More than 60 per cent of smokers in Derbyshire and Staffordshire who set a target to kick the habit successfully managed to quit - the latest figures show.

In the six months to September, 63 per cent of people across the two counties who joined the NHS stop smoking service knocked their addiction on the head - nearly 4,000.

Of these 3,932 - 3,219 were confirmed to have quit by members of the stop smoking team, who carried out carbon monoxide tests at the patients' homes.

NHS staff make the checks by installing a carbon monoxide detector which can "provide an indication of the level of use of tobacco".

Woman Smoking a Cigarette on Black Background
It's tough to quit, but the NHS can help

If this level is less than 10 ppm (parts per million) then it can reasonably be judged that the person in question has stopped smoking.

Across Derby and Derbyshire 3,311 set a quit date and 2,045 successfully stopped.

Meanwhile, across Stoke and Staffordshire, 2,904 set a quit date and 1,887 kicked the habit.

It's never too late to pack up smoking and here's what happens to your body after you quit

Roughly 40 per cent of all smokers die from a smoking-related condition, and doctors will most often urge you to quit if you have high blood pressure, diabetes, circulation problems or history of stroke, heart attack, angina, asthma or chronic lung disorders.

I've decided to quit, but am struggling with cravings, what do I do?

According to clinical psychologist and stop-smoking adviser Gay Sutherland, "cravings are without doubt the most important withdrawal symptom to tackle and one of the best predictors of success in quitting smoking is craving control".

Cravings kick in when your body misses its regular doses of nicotine, most often experienced as a nagging feeling which although starts strong, becomes less intense several weeks after quitting.

Quitters may also experience sudden bursts of intense desire for a cigarette. These are often triggered by an emotional cue, such as having an argument, feeling elated, sad or stressed.

The NHS groups its keys to tackling cravings into three key areas: Nicotine replacement therapy, prescription stop smoking medicines and behaviour changes.

Nicotine replacement

This gives your body the nicotine it craves - releasing it into your system slowly and steadily or in quick short bursts, depending on the urge.

This comes in the form of gum, patches, lozenges, microtabs, inhalator, nasal spray, mouth spray and oral strips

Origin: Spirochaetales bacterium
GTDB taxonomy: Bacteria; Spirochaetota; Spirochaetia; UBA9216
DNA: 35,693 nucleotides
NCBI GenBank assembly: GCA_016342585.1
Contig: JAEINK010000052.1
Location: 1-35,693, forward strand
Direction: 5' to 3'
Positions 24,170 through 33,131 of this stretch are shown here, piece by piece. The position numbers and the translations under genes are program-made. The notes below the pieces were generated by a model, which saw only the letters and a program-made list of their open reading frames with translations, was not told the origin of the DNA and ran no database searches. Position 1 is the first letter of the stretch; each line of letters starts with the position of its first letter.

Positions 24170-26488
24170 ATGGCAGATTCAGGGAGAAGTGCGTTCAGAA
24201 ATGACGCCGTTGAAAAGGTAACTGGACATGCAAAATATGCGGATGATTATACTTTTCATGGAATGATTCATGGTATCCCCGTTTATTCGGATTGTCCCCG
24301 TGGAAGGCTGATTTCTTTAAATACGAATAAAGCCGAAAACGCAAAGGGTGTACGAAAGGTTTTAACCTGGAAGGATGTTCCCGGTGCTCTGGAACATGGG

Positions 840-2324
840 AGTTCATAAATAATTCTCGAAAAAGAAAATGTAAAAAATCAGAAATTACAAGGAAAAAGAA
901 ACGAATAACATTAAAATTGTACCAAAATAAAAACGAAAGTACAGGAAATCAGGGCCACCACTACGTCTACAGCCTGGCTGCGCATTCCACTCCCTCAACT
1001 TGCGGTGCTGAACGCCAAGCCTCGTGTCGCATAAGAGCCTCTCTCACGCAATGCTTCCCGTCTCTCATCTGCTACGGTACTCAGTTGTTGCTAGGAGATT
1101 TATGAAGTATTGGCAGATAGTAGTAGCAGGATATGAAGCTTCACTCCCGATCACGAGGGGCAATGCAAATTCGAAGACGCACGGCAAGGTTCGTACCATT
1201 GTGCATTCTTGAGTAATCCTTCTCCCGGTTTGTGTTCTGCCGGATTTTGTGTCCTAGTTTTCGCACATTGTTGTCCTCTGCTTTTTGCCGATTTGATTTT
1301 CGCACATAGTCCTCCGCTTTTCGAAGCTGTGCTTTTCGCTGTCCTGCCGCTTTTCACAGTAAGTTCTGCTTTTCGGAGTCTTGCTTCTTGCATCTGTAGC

Stop smoking medicines

The prescription tablets Zyban (bupropion) and Champix (varenicline) are an alternative to NRT in helping you stop smoking.

They don't contain nicotine, but they work on your brain to dampen cravings.

Well dressed business man smoking sitting on a street sidewalk
There are key tips which will help you avoid lighting up again

Behaviour changes

The NHS advises several tips for behavioural management, which includes the following five categories.

  1. Avoid triggers - Do something different when a trigger kicks in - don't reach for a cigarette after eating food as you normally would, try something else.
  2. Stay strong - Cravings will be the worst in the first few weeks, keep this in mind. Make sure not to have a single drag of a cigarette in the first few weeks.
  3. Exercise - Physical activity can help to reduce cravings and relieve withdrawal symptoms. If you get an urge, try something active such as swimming or a short walk, even tidying around the house.
  4. Be prepared - Have fast-acting replacement nicotine on hand at special events such as funerals, weddings and holidays.
  5. Delay - When the urge to smoke strikes, focus on something else for a few minutes and often this feeling should pass.

Where can I get support?

Call the NHS Stop Smoking Service on 0300 123 1044 to speak to an advisor.

Talk to your GP.

Man smoking a cigarette
Your last cigarette could be your last

Join your nearest stop smoking service:

Livewell Stop Smoking Support

Staffordshire Connects

Live Life Better Derbyshire

Quit Ready Leicestershire